communal seating

As the communal table trend continues and diners sit elbow-to-elbow with complete strangers at restaurants all over the nation, there is a new need for communal table etiquette guidelines.

Communal tables evoke a traditional, egalitarian way of eating and set a casual ambiance that is ideal for solo diners and social types. Communal tables satisfy a deep-seated human need for community – and they also raise a restaurant’s profits by expanding the number of guests that it can serve.

Although there are many opponents to eating at communal tables, including Zagat who included communal dining in a list of “10 Most Annoying Restaurant Trends,” many people relish the opportunity to talk to strangers and listen to new stories over their spaghetti.

If you’re the sort of person who loves to stay at bed and breakfasts on vacation for the social stimulation they provide, then communal dining is for you. If you despise B&Bs for the forced socialization, then you probably want to skip the communal table trend altogether.

Communal dining involves interaction with strangers, which can be awkward and uncomfortable for some. Follow these guidelines and you’ll be happily rubbing elbows and exchanging delightful stories in no time.

  • Know before you go if your restaurant of choice has communal seating or private tables. Communal dining is best for singles, groups of friends and older couples who have heard each other’s stories a thousand times. Communal dining is not so great if you are trying to impress a new love interest on a romantic date.

  • Acknowledge your fellow diners when you sit down with a smile, nod or quick greeting, but don’t feel like you need to make conversation all night. In theory, communal tables become swinging social occasions with fascinating people and incredible conversation, but in reality, diners who come together often just talk amongst themselves. If you are feeling quiet, try to sit at the end of the table and use your body language to communicate this to other diners by turning slightly away. If you are feeling chatty, make sure to read the body language of others and shut up already if they continue to avert their bodies or faces. Don’t assume everyone at a communal table wants to chat with you all night.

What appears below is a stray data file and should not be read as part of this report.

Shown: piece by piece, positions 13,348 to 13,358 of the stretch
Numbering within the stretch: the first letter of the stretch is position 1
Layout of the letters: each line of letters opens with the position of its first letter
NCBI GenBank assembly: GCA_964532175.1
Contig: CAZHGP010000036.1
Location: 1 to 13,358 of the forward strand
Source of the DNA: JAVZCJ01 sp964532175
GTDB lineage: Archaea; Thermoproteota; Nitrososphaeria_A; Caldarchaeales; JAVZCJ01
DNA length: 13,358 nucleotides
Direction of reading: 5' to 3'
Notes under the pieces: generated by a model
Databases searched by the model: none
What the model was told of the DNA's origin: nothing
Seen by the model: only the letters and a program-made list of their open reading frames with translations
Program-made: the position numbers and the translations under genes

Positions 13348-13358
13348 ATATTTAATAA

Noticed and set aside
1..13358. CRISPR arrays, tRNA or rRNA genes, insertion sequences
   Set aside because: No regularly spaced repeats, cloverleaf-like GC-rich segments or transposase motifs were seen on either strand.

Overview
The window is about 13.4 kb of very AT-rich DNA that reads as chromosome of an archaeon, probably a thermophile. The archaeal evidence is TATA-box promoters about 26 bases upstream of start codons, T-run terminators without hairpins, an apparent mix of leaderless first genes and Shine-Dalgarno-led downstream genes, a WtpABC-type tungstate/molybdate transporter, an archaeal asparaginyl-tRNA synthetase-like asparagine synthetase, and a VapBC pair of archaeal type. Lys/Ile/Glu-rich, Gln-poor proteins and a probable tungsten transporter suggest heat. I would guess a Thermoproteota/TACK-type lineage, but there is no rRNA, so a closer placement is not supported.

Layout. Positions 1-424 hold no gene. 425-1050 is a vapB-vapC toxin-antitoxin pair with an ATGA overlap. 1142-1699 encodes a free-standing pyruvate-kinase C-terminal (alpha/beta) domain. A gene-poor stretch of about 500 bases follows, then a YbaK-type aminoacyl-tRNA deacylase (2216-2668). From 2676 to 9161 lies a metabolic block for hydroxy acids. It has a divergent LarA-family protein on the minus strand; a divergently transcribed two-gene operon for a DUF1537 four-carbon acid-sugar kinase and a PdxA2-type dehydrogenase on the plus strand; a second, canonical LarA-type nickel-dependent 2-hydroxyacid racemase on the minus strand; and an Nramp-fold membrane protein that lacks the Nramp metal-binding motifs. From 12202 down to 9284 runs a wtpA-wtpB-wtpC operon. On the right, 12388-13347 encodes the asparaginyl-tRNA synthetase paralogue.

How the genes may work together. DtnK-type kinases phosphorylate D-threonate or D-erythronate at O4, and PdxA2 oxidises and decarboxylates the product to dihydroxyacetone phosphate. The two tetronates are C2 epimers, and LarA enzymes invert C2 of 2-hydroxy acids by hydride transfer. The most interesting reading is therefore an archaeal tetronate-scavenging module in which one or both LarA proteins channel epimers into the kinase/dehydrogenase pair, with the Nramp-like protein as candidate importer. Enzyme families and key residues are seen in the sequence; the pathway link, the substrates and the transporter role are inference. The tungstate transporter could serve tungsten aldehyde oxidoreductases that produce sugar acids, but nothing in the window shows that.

• Be patient with the server. Communal dining can be a big pain for servers, who must deliver meals to the table at different times, instead of all at once.

  • Put your phone away. While this should be standard dining etiquette no matter what kind of table you are at, a large number of restaurant guests still check their phones throughout the meal, certain that the world will end if they don’t. If you are on your phone at a restaurant table, rest assured that everyone around you is thinking: “What an ass!”

  • Skip the skirt. Many communal tables offer only bench seating, which can be tricky to navigate if you are wearing a skirt and are sitting in the middle seats.

  • If you have a choice of bench seating or chairs with backs, let elderly members of your group or those with back problems choose their seating first. Backless bench seating is hell on those with back problems.

  • Watch your elbows. This is not your mother’s table and no one wants to be jammed in the ribs as they are trying to eat.

  • When dealing with “family style” service where you help yourself out of large shared bowls, always pass food to the right (or to the left in the UK/EU). Don’t take more than you can eat, and don’t start chowing down until everyone has been served.

  • Leave the kids at home. The majority of adult diners do not want to share a bench with a 3 year-old.

  • If you are looking for more social interaction with fellow diners, eat at a later time when libations have likely been flowing and other patrons will be loosened up. For less social interaction, eat with the early birds.

  • If you must leave the table to go to the bathroom or anywhere else, place your napkin on your seat so that the server won’t think you are done with your meal. When you are done with your meal, place your napkin on your plate.

image: Albert K Law